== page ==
Hello Writers of Bloglandia!

It’s time for another installment of the feature where I look at tools, tomes, and tips that might or might not help you along your author journey.

If you missed how this feature started or want to check out the other resources I’ve covered so far, just click that link thingie that says “Resources for Writers” above the title of this post and you should be whisked away to what you’re looking for.

Alrighty then, this time we’re looking at another book. This time it’s one on craft from a well-known author. I was really looking forward to this, but how did it turn out? Well, keep on reading about…

Newsletter Ninja (First Edition) by Tammi LeBrecque

RATING: Go for it!! But know it’s not a cure-all.

Newsletter Ninja by Tammi LaBrecque is touted by several reliable indie author gurus as being THE resource for starting and maintaining an author newsletter. Tammi writes in a wide range of genres including fantasy, romance, and mystery, but is also known for her editing prowess and teaching skills when it comes to mailing list mastery.

Who’s This Written For?

Newsletter Ninja is primarily written for indie authors, but the advice could just as easily apply to traditionally published writers who want a closer connection to their readers. Even the marketing mavens in other industries may find Tammi’s advice a good guide for their own email strategies.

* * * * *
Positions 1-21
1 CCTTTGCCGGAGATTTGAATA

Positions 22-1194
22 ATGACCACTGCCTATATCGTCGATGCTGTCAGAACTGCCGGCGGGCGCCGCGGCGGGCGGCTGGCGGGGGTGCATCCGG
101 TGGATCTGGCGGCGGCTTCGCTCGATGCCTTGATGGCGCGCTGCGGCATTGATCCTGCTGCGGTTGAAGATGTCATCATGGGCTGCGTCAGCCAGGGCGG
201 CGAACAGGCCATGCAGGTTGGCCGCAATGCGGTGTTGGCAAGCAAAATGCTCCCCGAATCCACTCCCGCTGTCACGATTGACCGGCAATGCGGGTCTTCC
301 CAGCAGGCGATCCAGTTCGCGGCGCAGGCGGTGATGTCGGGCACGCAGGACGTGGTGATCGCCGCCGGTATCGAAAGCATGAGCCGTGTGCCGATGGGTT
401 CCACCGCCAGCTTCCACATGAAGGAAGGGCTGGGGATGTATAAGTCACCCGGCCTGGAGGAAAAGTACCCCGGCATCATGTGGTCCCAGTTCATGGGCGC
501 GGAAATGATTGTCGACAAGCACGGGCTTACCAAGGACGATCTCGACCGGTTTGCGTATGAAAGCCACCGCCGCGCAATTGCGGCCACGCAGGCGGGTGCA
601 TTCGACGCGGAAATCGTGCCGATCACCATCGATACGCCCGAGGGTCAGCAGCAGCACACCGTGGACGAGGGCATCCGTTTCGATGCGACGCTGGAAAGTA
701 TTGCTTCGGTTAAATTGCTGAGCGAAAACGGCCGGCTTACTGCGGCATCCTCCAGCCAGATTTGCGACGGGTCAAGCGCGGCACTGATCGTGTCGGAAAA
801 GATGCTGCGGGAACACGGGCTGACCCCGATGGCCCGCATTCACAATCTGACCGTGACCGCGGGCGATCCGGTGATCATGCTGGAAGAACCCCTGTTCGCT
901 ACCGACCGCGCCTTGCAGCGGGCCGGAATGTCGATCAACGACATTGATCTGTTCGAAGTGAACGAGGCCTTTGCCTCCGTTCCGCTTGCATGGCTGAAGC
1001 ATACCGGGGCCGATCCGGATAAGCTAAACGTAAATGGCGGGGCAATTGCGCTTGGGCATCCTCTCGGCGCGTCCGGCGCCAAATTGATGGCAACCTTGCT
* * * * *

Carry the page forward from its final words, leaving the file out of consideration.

What’s Inside?

The book aims to walk writers through the reasons why it’s more important than ever to interact with their readers via email, the basics of finding a provider and setting up a welcome sequence, how to keep your readers engaged, and when to clean up inactive subscribers.

This all seems like a tall order for a relatively small book, but Tammi manages to pull it off. Mostly.

It’s Great, But It’s Not Perfect

Newsletter Ninja does contain a good amount of information on the care and feeding of a mailing list, and she offers compelling advice on why writers should not only have one, but also to use it to build a fanbase. However, if you’re looking for concrete, detailed information on the how-to side of things, you might be disappointed. 

To be fair, since many factors vary across genres, personality types, and availability of time, offering specific advice can be tricky. However, Tammi answers many of the most head-scratching questions (for example, how frequently you should email) with, “It depends,” and that can be frustrating to read when if you’re hoping to use this book as a guidepost. 

It Can Be Vague

Another example of rather vague information: Tammi spends a fair amount of space promoting the use of a welcome sequence — a series of automated emails your subscribers receive immediately upon signing up to your mailing list.

But any specific advice is hard to come by despite the touted importance of these emails. Instead, Tammi simply tells readers to have a welcome sequence and make it as long as it needs be.

I can imagine that coming across as painfully vague for someone who has never written a welcome sequence before and is hoping this book will at least provide a few examples to get them started.

Another, albeit minor, complaint is the book’s Resources page on the Newsletter Ninja website. The page is crammed with URLs that are hard to sift through and several links are longer active.

Should You Bother?